As an entrepreneur, you know that keeping your costs low is critical to your success. This is why you are constantly on the lookout for ways to reduce the expenses associated with running your business. One of the biggest initial expenses you are likely to face is the cost of insurance. Luckily, there are a number of ways to reduce the cost of your business insurance without compromising on coverage. In this blog post, we will outline 9 of them. So read on and start saving.
1) Get the right business insurance
To start things off, not having the right kind of coverage can be problematic in and of itself. In general, there are three types of business insurance:
· Liability Insurance - this is your protection against injury or loss suffered by others as a result of accidental damage to property or person caused by you or an employee acting on your behalf. This is a very common type of policy because most businesses will have a number of people coming in and out who could potentially bring liability claims against them.
· Property Insurance - this covers any physical structures you own including buildings, machinery and equipment from damage due to fire, theft or natural disasters such as earthquakes. It will also cover any loss of income suffered if your business has to close while you are repairing or rebuilding the damage.
· General Business Insurance - in addition to liability and property insurance, this type of policy could include coverage for losses due to interruption in your supply chain, non-performance by suppliers, equipment breakdown and data loss/damage.
2) Check your exclusions
When it comes time to renew your insurance policy, make sure that you read through all the details very carefully because each insurer is likely going to have slightly different wording on their exclusions list. For example, when wasthe last time you really checked whether earthquake or flood damage is covered under your property insurance? This sort of protection can usually be added to your policy with most insurers for a small additional premium, but it's easy to forget.
3) Pay attention to risk factors
In general, the greater the amount of exposure you have to potential claims from clients and customers, the more insurance you will need to protect yourself. For example, if a customer slips and falls on a wet floor in your store/café/restaurant then there is an increased chance you being sued and needing your premises liability coverage. Often times, injuries sustained at night or on weekends can result in higher settlement amounts due to judges perceiving these businesses as having more lax standards when it comes to safety. All this translates into higher premiums - so make sure that your business location is safe and well-lit to reduce your risk.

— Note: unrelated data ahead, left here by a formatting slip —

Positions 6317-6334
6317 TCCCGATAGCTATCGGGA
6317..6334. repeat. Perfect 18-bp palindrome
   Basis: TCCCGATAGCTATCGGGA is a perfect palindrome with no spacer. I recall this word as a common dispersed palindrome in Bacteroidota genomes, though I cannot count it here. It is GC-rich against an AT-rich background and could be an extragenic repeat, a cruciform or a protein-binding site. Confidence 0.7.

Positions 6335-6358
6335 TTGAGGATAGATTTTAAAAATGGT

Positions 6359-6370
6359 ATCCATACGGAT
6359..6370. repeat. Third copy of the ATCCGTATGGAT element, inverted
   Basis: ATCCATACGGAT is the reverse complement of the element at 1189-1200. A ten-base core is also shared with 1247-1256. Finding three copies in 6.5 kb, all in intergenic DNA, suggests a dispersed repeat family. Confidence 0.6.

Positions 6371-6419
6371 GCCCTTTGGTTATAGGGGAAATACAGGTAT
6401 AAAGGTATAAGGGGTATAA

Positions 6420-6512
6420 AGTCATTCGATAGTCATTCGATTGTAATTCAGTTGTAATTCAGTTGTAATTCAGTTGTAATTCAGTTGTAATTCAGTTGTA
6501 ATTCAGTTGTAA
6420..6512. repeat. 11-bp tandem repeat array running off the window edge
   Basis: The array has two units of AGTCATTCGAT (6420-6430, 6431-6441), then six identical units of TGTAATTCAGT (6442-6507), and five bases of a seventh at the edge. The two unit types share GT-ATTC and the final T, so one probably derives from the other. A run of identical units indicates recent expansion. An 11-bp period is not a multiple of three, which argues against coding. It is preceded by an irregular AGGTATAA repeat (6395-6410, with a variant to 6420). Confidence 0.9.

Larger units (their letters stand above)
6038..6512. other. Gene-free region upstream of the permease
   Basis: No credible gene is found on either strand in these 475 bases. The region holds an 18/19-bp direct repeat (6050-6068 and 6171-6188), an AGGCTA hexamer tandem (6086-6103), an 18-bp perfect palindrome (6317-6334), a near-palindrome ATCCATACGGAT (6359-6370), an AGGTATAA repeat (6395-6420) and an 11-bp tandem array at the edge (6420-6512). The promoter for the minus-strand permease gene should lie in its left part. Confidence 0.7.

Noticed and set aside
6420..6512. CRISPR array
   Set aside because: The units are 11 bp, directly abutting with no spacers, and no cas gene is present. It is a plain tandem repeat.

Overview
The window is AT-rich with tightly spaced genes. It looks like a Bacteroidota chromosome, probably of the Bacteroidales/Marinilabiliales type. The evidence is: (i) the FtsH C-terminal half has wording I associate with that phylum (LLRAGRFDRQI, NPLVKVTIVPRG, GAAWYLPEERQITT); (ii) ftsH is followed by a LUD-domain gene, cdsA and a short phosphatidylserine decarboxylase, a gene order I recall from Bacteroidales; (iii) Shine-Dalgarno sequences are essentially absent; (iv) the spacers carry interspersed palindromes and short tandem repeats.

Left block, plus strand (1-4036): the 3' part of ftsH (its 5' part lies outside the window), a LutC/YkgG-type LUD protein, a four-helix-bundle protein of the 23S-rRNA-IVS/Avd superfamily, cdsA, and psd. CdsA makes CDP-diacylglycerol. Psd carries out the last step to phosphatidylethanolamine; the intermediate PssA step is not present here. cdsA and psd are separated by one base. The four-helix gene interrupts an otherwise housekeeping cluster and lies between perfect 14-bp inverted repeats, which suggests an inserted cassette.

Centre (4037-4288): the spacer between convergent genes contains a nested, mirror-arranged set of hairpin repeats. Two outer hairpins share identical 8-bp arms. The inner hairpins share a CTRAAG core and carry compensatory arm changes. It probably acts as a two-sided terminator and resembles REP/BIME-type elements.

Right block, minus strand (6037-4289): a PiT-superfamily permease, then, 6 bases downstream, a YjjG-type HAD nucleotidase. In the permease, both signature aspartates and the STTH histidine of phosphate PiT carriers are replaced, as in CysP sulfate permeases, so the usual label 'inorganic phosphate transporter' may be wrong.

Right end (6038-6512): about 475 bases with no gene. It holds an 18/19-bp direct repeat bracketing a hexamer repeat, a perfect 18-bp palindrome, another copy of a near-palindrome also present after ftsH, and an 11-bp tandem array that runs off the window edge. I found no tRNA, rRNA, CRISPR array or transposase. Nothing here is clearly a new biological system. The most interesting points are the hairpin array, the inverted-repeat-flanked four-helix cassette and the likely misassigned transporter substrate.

4) Know what you need to protect
Your business insurance policy should include all the property owned by our business - tangible (buildings, equipment) as well as intangible (copyrights, trademarks). However, always keep in mind that there are many things that your insurance policy is unlikely to cover. For instance, it probably won't be able to compensate you if someone sues you for infringement of their copyright because this is a legal matter between two parties. Your insurance company can provide additional coverage against lawsuits but they will likely charge more for this protection. Finally, make sure to take photos or video footage of anything expensive or important so you have proof of ownership in case your insurer ever has to verify the value of your property.
5) Know what you are covered against
Do you know exactly which perils are covered under your business insurance policy? And do you understand the difference between a named peril and an all-risk policy? A named peril policy covers damage due to events specifically called out in the contract while an all-risk policy covers any losses that fall into one of four categories: fire, lightning, windstorm or hail damage, and direct physical loss by collapse. For example, if a forklift collapses while you are transporting equipment, then this would be allowed under an all risk policy but it wouldn't be covered under a named peril policy because "collapse" isn't listed as a specific peril. By checking your exclusions list, you can also find out which perils are not covered under your policy at all.
6) Make sure your business location is safe
If you own a property that houses your business, then most likely everything inside it will be covered under one insurance policy. However, if your store/office/factory is located in an area with higher risk of claims (near the ocean or close to a toxic dump site for example), then this will certainly reflect on the cost of insurance premiums. Moreover, if you have anything valuable stored in your office building's basement - say expensive artwork for display at an upcoming expo - be prepared to pay more for this additional coverage because insurers usually require businesses in these areas to take precautions to protect their premises from floods and other perils.
7) Plan ahead
Your business insurance policy will have a renewal date - usually every year or every 3 years. In order to avoid paying more for coverage as your business grows, you should plan out how much money you will need in the next year so that you can renew at the right time. This means making sure any changes in your business operations are reflected in your financial projections so that you can estimate accurately whether or not you will be able to afford an increase in coverage. For example, if you have been seeing a very high demand for equipment rental services lately, then this would probably affect your property policy because it would mean buying more equipment.
8) Run a tight ship